Secure web gateways (SWG) have been a more recent introduction to the network security market, but the general focus of this layer of protection is to keep a network secure by disallowing and blocking known unsafe sites from a security or liability perspective.
A Cloud-based secure web gateway always has a default configuration for guest or unknown devices connecting to the company network. The great part about this layer of protection is that if the device comes on to the network clean, it has as good of a chance of leaving clean as the rest of the devices on your network. Any policies attached to your secure web gateway will be enforced, because all the DNS traffic is going through a cloud-provided protection network.
There isn’t really a defensible perimeter anymore, because the internet is at the center of what we do. We go all over the place, we store much of our data in the cloud, and we want to get at it from anywhere. The entire umbrella consulting business called “digital transformation” sprung up around this new notion:
The internet as we know it has become much like our sun. We revolve around it and rely on it far more than most are willing to admit. We store our pictures, data, stories, financial transactions, music, and all kinds of other things there. It’s sort of this ubiquitous information bubble that’s available to us all the time, and keeping us safe from the bad stuff in the bubble is why the cyber security industry is thriving.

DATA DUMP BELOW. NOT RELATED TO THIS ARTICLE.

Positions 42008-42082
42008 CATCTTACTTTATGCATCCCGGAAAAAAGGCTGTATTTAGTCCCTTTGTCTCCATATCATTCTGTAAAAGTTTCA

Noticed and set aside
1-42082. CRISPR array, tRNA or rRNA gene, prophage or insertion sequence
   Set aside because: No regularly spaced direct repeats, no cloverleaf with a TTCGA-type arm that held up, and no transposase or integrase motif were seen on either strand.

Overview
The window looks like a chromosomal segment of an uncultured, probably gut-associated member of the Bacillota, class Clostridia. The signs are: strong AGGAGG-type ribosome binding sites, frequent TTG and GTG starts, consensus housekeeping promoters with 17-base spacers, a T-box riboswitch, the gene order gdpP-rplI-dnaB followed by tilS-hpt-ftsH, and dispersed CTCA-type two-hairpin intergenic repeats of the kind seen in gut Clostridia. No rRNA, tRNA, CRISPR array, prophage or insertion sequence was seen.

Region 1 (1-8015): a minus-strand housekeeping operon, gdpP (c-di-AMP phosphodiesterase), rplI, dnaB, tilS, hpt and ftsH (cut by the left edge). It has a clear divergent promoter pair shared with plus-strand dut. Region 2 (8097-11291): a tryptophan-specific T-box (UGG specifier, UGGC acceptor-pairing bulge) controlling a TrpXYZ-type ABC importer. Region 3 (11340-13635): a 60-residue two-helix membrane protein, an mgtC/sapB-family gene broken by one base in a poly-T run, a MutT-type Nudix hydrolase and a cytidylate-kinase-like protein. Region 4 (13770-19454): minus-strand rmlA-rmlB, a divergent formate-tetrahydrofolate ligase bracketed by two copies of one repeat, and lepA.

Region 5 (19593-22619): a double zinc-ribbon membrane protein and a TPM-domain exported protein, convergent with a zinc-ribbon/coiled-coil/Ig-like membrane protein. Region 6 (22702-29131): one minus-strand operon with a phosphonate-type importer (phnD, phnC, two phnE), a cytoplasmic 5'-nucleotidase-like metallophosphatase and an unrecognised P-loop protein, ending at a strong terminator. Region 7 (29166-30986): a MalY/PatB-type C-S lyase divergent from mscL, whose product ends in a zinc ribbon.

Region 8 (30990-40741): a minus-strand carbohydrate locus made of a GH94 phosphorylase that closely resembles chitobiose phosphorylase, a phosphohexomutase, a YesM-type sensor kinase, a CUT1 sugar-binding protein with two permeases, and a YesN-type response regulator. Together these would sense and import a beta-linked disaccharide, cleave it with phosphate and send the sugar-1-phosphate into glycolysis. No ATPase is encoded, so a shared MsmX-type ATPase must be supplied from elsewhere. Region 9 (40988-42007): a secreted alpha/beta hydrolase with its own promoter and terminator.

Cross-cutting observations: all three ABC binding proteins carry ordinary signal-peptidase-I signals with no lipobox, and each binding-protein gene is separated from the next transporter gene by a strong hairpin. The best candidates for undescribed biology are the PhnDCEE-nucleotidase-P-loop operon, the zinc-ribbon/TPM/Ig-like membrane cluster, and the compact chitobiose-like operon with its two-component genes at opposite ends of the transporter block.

Is a Secure Web Gateway the same as Content Filtering?
Content filtering and Secure Web Gateways have a similar purpose, but a secure web gateway is a much more advanced and proactive network security tool. Content filtering has been used as a business tool for some time, and many of the lists have intersects with the same types of sites a secure web gateway would also block, but the genesis of the block/allow lists for SWGs is based on the content of the website, whereas content filtering relies more on manual input, updating and management.
Content filtering has been around for a long time, and is used in a variety of different ways, sometimes at a national scale. The focus of content filtering is to disallow access to sites that end up on a “bad keyword” list, based on the content of those sites. This has been used to do a variety of things, and was introduced in the early 2000s primarily as a tool to allow parents to restrict their kids’ internet access.